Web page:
6.What about your personality makes you unique? How are you different from other members of your family, and of your friends? List at least five things that describe you.
What makes me unique is my intellectual side, which is emerging in college but which I repressed for years. I also have a unique sense of humor, and I have creative, somewhat offbeat ways of looking at things. I'm discovering that I love to write, an enthusiasm shared by none of my friends, and none of my family. I also read more than anyone in my family, but a lot of my current friends also read a lot. I am an optimist, but also a very practical one. I hope for the best, but brace myself for the worst. That, I think, is different from many of my friends, who expect the best, and are surprised when it does not occur. I'm much more "American" than my grandparents ever could have been, e.g., less "tough around the edges" and probably would be less resilient in a crisis. But I'm far more of an optimist than my mother, whom, I think, has never quite recovered, even now, from my father's death decades ago. I think I'm probably more deep-thinking than most, but hide it well. I'm about as deep-thinking as my mother, but not as gloomy.
7.What motivates you? What are your interests and hobbies? What are your goals in life? How do you want to be remembered?
Although I hate to admit it, I am motivated by money. I enjoy investing, seeking investment opportunities, etc. I am motivated by ambition to succeed financially and professionally. I want my family to be proud of me, but more than that I want to be proud of myself. I would like to have money to do things for society, like give to charities, fund scholarships, sports camps for underprivileged kids, etc. My interests and hobbies include sports, music, and reading. I want to be remembered as a nice person who did his best and tried to help other people. I'd also (one of these days) like to be remembered for writing a novel.
8.What kinds of learning experiences are meaningful for you? What kinds are not?
Learning experiences are most meaningful to me when they are hands-on. For example, I always learn more in labs than I do in lectures, and always have.
Lately, as another example, I've been reading various books on writing, but I am finding I learn most just by doing it. In sports I never got that much from tapes. I got better by playing.
9. How do you define success?
A define success as being happy doing what one is doing, having enough financial and other resources for oneself, one's family, to enjoy life and help others; enjoying life itself, having good relationships with family and friends, building or working toward worthwhile goals. Success is not "having the most toys"; judging others; being the envy of others; having the "wherewithal" to not work or be productive, or taking advantage of or exploiting others.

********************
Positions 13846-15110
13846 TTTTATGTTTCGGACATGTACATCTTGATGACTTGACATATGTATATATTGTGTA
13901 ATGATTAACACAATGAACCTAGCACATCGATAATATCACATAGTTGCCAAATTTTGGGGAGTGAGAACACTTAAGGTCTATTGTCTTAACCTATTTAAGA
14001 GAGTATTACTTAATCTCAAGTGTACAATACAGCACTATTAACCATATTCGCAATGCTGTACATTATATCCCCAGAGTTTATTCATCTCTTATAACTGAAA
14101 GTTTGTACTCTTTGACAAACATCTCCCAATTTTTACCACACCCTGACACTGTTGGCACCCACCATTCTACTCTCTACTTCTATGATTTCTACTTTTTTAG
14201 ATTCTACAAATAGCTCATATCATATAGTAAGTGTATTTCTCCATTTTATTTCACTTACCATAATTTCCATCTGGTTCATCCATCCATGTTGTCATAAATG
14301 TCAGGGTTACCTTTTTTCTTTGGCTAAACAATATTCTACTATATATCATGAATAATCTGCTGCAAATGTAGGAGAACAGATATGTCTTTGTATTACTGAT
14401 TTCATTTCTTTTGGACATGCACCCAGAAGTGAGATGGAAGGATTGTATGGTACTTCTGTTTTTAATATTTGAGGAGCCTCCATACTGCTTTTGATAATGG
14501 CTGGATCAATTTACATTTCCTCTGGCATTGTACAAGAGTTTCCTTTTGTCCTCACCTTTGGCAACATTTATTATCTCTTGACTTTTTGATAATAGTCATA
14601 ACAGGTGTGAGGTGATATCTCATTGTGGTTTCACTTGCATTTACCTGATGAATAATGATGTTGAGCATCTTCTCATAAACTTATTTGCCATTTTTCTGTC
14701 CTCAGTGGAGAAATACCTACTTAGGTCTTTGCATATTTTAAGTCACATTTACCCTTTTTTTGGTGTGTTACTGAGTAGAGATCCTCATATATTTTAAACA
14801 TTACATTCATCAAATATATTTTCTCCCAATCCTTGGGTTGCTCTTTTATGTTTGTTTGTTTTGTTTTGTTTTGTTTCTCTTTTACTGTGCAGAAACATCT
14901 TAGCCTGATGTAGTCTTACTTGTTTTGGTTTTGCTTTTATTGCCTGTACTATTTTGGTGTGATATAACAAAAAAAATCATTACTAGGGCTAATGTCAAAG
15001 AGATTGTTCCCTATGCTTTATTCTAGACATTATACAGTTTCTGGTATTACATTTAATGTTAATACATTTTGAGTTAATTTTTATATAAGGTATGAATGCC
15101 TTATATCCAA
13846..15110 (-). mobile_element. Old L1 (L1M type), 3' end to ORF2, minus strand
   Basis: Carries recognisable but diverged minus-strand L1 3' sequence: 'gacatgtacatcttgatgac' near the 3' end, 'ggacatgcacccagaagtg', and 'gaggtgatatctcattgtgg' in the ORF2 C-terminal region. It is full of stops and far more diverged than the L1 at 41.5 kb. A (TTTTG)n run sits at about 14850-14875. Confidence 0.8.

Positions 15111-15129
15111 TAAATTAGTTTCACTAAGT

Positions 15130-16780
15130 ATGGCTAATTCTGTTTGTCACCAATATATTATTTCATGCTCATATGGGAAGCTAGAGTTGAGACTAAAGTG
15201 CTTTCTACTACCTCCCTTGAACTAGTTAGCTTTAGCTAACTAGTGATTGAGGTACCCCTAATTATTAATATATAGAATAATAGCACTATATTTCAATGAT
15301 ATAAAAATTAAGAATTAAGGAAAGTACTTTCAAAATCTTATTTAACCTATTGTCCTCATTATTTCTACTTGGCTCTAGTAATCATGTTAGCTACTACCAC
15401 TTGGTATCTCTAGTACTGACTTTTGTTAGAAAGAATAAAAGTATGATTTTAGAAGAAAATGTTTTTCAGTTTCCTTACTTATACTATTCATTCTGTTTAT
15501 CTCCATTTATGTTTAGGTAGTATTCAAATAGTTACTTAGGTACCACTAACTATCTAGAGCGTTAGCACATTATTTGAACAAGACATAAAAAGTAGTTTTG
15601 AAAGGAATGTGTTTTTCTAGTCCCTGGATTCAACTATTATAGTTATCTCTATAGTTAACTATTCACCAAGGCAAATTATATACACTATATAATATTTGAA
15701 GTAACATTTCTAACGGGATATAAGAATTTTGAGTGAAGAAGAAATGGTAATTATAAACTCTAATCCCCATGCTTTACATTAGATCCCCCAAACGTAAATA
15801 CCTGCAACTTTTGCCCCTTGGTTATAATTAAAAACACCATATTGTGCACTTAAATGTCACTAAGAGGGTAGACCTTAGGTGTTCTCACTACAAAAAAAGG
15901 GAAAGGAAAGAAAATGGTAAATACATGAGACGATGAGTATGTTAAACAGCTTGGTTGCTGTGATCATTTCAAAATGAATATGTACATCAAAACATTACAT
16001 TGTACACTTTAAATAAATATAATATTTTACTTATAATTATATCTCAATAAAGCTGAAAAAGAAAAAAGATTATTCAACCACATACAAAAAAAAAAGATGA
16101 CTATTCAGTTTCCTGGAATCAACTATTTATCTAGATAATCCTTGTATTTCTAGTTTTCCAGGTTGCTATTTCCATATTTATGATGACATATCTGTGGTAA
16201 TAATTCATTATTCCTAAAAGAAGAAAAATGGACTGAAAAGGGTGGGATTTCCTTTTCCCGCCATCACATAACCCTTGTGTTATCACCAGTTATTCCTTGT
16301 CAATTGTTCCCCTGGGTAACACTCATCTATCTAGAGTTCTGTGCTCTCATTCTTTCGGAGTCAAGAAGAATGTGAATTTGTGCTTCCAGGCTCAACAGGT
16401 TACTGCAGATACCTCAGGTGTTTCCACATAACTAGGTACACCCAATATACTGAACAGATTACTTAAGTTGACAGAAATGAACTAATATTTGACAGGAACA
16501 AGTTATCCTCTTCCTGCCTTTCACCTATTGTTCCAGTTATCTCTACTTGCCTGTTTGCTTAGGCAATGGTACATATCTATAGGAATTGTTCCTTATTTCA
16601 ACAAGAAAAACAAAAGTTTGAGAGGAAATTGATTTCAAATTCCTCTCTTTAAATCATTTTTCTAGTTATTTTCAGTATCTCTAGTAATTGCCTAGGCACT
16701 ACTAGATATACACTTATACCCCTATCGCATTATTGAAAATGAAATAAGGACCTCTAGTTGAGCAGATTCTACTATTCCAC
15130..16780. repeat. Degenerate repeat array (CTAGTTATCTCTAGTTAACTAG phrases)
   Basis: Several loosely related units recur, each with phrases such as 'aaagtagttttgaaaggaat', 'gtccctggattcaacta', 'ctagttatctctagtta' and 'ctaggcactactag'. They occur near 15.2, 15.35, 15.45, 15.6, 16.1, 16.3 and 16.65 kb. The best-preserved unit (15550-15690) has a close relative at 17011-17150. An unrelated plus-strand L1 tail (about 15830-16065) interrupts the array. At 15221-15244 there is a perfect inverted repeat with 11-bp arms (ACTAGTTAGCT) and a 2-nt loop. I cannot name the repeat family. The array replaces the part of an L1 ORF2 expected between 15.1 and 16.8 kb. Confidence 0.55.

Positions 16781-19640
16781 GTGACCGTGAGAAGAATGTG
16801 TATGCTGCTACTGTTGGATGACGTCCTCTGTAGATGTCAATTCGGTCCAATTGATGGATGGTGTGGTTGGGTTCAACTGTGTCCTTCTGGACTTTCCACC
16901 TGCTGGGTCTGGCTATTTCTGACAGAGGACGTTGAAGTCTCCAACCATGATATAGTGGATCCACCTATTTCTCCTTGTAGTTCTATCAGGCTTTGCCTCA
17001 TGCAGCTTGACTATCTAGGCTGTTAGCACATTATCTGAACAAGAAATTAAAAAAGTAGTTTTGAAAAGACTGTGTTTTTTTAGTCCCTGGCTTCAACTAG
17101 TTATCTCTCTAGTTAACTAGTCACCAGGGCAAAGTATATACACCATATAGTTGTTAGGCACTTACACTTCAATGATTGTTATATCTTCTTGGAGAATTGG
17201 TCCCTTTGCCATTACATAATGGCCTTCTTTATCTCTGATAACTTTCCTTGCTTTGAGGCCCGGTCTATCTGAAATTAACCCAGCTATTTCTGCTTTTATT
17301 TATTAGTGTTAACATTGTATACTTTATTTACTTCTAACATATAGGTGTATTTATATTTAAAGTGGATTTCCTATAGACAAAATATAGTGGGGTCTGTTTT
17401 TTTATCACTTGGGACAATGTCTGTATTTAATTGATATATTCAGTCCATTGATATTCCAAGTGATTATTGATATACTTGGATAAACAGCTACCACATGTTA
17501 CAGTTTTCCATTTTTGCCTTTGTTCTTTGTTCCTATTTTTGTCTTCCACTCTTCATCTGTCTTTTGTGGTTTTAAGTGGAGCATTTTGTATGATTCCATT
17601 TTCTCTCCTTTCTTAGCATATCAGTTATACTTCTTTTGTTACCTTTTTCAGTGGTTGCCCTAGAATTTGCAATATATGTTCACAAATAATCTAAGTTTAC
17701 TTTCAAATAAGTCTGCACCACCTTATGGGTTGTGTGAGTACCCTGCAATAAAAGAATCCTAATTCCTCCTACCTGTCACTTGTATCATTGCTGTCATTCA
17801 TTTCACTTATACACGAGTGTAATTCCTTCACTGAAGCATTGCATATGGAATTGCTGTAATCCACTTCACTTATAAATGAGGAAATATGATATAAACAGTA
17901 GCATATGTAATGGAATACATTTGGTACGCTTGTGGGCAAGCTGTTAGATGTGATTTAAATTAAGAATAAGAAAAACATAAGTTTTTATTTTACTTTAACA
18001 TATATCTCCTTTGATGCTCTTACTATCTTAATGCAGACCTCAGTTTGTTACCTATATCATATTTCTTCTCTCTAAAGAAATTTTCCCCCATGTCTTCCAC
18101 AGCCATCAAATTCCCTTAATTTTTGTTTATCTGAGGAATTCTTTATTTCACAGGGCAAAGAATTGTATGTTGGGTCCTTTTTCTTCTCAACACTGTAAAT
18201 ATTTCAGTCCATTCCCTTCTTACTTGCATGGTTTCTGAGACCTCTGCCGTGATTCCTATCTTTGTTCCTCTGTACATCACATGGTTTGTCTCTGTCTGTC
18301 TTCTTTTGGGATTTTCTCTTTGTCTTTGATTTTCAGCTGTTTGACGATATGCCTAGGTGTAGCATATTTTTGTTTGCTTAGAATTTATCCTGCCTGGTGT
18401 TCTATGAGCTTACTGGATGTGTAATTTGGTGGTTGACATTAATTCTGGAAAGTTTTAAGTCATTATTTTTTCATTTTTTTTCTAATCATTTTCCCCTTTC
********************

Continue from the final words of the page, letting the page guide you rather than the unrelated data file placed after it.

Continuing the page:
10.What experiences in school contributed to your success?
Sports gave me a lot of confidence, which I think has contributed to my later willingness and ability to take risks, e.g., classes I'm not sure about (I don't consider myself "successful" yet). Reading, studying, and trying to get good grades in high school and college has given me discipline, perseverance, and a desire to prove my abilities, to myself more than others. I think one of my more painful experiences, not fitting in with either "jocks" or "smart kids" contributed to my current open-minded acceptance of others. I try not to make judgments about people or assume anything at all about a person before I really get to know him or her first-hand.
11. What was the impact of your experiences on your development, was it mainly your heredity or the environment, what makes a person what they are today?
I think it was both heredity and environment, but probably more environment than heredity. I have been blessed with good health, an above average mind, and an athletic body (heredity), but I also grew up in the shadow of grief from my father's early death and my mother's depression. I think the most positive contributions to my early environment, which I know have positively shaped me, were my grandparents' love, support, integrity, high standards, hard work, and high expectations of me. The person I am today is very hard working, hopeful, ambitious and optimistic. However, I have a good grip on reality and how life can be really hard at times. Therefore, I do not expect anything of value to come easily. Therefore, at least on my own experiences, I believe that "what makes a person what they are today" is a combination of heredity and environment, but more environment than heredity.
Kurt." Behind the Name: The Etymology and History of First Names. Retrieved July 27, 2005, from: http://www.behindthename.com/php/view.php?name=Conrad.htm>.